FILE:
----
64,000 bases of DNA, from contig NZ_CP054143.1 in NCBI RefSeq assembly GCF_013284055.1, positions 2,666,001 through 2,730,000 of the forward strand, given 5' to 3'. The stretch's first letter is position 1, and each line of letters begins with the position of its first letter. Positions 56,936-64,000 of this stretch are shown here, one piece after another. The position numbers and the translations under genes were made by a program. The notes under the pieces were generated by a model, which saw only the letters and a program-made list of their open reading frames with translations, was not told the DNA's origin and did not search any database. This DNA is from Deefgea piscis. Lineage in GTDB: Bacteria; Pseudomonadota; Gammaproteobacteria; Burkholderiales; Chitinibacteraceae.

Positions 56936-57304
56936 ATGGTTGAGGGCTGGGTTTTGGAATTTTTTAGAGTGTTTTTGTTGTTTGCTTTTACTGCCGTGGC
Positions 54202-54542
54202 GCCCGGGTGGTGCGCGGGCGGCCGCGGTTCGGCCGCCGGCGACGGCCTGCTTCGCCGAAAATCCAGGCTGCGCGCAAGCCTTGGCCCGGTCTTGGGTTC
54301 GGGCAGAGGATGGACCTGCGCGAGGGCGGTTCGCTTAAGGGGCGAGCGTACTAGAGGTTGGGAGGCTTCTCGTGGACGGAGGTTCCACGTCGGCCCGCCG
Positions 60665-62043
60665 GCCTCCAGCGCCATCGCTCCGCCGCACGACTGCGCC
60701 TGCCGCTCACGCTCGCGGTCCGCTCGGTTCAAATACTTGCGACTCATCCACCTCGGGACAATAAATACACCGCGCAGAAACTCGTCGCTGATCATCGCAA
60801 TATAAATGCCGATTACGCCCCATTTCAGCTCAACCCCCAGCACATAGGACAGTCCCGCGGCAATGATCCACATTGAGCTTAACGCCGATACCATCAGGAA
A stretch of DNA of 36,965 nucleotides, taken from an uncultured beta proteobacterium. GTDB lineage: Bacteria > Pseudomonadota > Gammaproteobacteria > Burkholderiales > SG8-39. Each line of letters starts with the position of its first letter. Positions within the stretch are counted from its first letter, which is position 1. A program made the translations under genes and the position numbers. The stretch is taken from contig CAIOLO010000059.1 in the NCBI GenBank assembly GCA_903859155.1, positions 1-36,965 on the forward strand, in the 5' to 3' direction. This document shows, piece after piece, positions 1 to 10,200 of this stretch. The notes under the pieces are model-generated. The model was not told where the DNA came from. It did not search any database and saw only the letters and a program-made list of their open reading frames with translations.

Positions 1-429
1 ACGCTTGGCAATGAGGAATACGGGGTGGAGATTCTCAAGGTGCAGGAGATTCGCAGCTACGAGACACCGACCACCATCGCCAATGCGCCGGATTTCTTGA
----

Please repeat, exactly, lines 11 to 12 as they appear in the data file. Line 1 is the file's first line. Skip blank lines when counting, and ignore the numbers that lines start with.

A stretch of DNA of 36,965 nucleotides, taken from an uncultured beta proteobacterium. GTDB lineage: Bacteria > Pseudomonadota > Gammaproteobacteria > Burkholderiales > SG8-39. Each line of letters starts with the position of its first letter. Positions within the stretch are counted from its first letter, which is position 1. A program made the translations under genes and the position numbers. The stretch is taken from contig CAIOLO010000059.1 in the NCBI GenBank assembly GCA_903859155.1, positions 1-36,965 on the forward strand, in the 5' to 3' direction. This document shows, piece after piece, positions 1 to 10,200 of this stretch. The notes under the pieces are model-generated. The model was not told where the DNA came from. It did not search any database and saw only the letters and a program-made list of their open reading frames with translations.

Positions 1-429